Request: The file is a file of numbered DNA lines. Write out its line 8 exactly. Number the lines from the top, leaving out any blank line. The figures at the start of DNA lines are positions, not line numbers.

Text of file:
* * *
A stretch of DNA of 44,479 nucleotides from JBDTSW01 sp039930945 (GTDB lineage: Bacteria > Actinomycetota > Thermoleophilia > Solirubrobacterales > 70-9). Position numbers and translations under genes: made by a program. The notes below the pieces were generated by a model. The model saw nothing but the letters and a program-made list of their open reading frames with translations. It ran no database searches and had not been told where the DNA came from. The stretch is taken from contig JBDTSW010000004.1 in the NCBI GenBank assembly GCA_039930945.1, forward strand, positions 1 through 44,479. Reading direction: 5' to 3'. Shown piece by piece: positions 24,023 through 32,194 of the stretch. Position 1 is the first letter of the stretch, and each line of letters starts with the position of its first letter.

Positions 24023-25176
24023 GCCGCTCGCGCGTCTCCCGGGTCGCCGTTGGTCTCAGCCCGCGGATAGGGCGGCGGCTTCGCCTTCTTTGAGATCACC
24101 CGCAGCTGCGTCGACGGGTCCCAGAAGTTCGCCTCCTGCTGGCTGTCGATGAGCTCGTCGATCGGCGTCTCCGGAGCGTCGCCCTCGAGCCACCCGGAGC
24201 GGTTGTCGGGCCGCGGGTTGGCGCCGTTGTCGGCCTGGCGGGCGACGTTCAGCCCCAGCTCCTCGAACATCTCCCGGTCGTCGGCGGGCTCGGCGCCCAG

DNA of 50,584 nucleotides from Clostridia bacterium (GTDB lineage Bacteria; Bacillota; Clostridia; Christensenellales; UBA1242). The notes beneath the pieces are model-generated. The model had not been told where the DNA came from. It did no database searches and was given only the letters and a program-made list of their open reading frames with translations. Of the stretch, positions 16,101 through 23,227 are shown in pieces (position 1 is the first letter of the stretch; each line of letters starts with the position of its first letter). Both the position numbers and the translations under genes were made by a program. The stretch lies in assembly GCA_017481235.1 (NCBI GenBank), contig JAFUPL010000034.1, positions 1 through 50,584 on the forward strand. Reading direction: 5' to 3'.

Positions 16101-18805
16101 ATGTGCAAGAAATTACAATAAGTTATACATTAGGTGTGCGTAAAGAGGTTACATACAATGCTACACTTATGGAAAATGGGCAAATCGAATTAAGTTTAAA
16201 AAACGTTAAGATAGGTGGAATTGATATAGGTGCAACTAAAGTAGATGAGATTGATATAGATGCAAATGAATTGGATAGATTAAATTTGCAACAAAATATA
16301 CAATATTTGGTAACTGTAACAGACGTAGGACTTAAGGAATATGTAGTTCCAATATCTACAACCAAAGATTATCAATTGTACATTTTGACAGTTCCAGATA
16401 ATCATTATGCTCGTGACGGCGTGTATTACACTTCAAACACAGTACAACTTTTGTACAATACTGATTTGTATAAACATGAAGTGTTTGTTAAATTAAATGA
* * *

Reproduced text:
16101 ATGTGCAAGAAATTACAATAAGTTATACATTAGGTGTGCGTAAAGAGGTTACATACAATGCTACACTTATGGAAAATGGGCAAATCGAATTAAGTTTAAA